Story & photos by Darl Black
Ken Smith of Sharon, Pennsylvania is as hardcore a crappie angler as they come! Having started fishing for crappies when just a youngster, Ken now devotes all his leisure time in pursuit of his favorite fish. And being retired, he has a lot of leisure time to fish!
From ice-out to ice-up, you will find him prying water utilizing a variety of techniques with his favorite B’n’M rods. While his “home waters” include Shenango Lake and Pymatuning in NW Pennsylvania and Mosquito Lake in Northeastern Ohio, Ken is not one to stay local. For over 30 years Ken has been making annual trips to one of the South’s best-known crappie waters – Kentucky Lake.
“Coming from a state where anglers always cast jigs for crappies, I was taken back during my first southern trip to Kentucky Lake in the late 1980s when I saw all those spider-rigging rods sticking out the bow of each boat! I quickly received an education on the effectiveness of this multi-rod technique.”
Ken was determined to apply some of what he learned to his home waters. However at the time, Pennsylvania anglers were limited to just two rods per angler. Furthermore, his V-hull aluminum boat didn’t have room on the front deck for two anglers sitting side by side.
“So I eventually figured out my own system of slow-troll/slow-drift presentation which allowed me to hover over specific deep cover as well as working open flats to search for scattered crappies. By positioning all rods on the left gunnel, as I maneuver the boat with the bow trolling motor, all anglers in the boat had equal opportunity to catch fish.”
One day following a successful outing, a fishing buddy asked Ken what he called this technique. Ken thought for a moment and then answered “Hang Gliding” and with that the homegrown PA crappie technique received a name!
Over the years Ken has tried different B’n’M rods, but he has settled on the CW122 – Richard Williams signature 12-foot jig pole. “This rod has the necessary sensitive tip but is strong enough to battle big crappies, catfish, bass and even the occasional musky which inhales the small bait. They are very durable,” notes Ken.
His spinning reel is spooled with 6-pound Gamma Polyflex Line. To keep lines vertical, a 1/2-ounce egg sinker is threaded on the line and slid a little over 2 feet up the line. Then it is securely wrapped in place by threading the tag end of line through the sinker three times.
“About 18 inches from the egg sinker, I tie on a lightweight jighead to which I attach a plastic body. My most frequently used bodies are the 2-inch Bobby Garland Baby Shad and the 1.25-inch Bobby Garland Itty Bit Swim’R – although I do experiment with other baits from time to time. The weight of the jighead is determined to some degree by how deep I am fishing.”
He prefers an unpainted jighead with #4 sickle hook for all weight jigheads. His heads are obtained from a custom pourer.
During early spring when crappies are still deep, Ken may employ a 1/8-ounce head for depths over 20 feet. But during the summer, his jig weight is usually 1/16-ounce – just the right weight to track behind the 1/2-ounce egg sinker.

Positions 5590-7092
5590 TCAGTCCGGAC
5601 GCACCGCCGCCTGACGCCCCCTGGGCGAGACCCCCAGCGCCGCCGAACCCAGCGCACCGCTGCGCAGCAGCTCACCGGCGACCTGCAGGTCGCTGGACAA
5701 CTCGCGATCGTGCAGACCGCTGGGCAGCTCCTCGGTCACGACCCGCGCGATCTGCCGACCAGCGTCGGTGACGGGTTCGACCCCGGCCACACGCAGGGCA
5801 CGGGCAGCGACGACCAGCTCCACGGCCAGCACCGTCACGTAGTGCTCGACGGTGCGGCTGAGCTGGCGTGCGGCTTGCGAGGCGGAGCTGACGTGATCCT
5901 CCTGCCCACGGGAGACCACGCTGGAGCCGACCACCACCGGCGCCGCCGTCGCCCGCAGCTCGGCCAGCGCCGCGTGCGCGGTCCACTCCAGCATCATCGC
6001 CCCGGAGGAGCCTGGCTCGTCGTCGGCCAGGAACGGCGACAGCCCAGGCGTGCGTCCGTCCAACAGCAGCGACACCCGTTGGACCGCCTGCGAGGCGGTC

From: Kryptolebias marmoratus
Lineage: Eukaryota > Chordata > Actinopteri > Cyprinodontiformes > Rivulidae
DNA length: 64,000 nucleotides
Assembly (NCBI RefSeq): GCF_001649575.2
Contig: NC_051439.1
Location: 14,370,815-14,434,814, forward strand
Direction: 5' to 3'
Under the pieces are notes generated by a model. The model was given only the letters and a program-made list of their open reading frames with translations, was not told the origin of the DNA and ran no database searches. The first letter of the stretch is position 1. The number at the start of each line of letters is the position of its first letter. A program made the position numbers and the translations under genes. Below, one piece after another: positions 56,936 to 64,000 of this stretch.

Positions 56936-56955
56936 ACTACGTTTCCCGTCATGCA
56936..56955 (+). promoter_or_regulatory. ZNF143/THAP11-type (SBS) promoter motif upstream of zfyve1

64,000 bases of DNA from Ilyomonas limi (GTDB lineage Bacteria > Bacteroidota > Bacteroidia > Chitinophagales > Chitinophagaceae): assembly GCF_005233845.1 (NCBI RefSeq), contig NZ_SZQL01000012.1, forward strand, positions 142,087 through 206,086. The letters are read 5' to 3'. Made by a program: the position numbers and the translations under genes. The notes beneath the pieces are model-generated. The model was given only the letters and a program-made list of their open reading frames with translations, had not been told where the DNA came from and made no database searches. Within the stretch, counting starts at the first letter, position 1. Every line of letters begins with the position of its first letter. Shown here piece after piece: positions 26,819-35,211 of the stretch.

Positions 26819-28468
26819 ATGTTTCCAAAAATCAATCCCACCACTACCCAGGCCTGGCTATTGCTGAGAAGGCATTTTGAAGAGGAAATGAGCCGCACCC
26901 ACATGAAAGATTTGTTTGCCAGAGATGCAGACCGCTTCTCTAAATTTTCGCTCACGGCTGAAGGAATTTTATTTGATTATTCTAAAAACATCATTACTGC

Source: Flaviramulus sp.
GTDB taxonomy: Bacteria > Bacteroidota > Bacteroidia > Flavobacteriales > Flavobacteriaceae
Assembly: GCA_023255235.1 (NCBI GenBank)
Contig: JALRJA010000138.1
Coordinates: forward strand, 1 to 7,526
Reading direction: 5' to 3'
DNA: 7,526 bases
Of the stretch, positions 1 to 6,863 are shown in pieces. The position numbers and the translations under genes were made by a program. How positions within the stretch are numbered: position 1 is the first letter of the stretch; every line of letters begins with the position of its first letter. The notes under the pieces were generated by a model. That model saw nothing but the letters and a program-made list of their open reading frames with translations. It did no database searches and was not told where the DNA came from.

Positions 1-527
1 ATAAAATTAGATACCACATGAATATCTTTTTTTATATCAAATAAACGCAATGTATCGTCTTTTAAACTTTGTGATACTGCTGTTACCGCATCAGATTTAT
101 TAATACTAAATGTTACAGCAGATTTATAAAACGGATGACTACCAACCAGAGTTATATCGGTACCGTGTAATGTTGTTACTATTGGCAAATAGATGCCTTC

“But during the late summer, I find our northern crappies seem to like smaller baits, so I go to a 1/32-ounce head with a 1.25 inch Itty Bit Swim’r. My top summer colors are Kentucky Bluegrass and Monkey Milk.
Most of Ken’s summer fishing takes place in depths from 8 to about 20 feet – depending on water color, baitfish activity and available cover on each lake, as well as weather conditions. Once Ken selects an area, lines are lowered to the bottom. Then two or three turns of the reel handle brings the jig into position about 2 feet above the bottom.
Rods are propped in ‘Y’ holders on the gunnel of the boat with butts resting inside the boat. Ken then uses the breeze and his trolling motor to control the path of the baits. He may take a path across a flat between two brushpiles marked on his sonar, or up and down the slopes of a mid-lake hump to determine the depth crappies are holding.
“When I encounter a brushpile or crib, everyone takes up enough line so baits skim one to two feet above the cover,” explains Ken. “With the trolling motor, I will move the bow of the boat back and forth over the cover – basically hovering in place.”
According to Ken, two critical pieces of equipment enable him to make precise presentations. “I have the transducer on the trolling cantered to the left so I’m able to watch tailing jigs on the screen as they pass over cover. As any crappie angler knows, getting your bait close to cover without snapping is imperative.”
“Second, your trolling motor must be very responsive, therefore I do not use an electric-steer model – they are too slow to respond to directional changes. Instead, I use a foot steer model for instant change of direction.”
Anyone who fishes with Ken Smith will be impressed with how he executes his Hang Gliding technique and successfully catches crappies through the summer when many other anglers are struggling. As the crappie spawn draws to a close in Pennsylvania and crappies move deeper, now is the time to start Hang Gliding!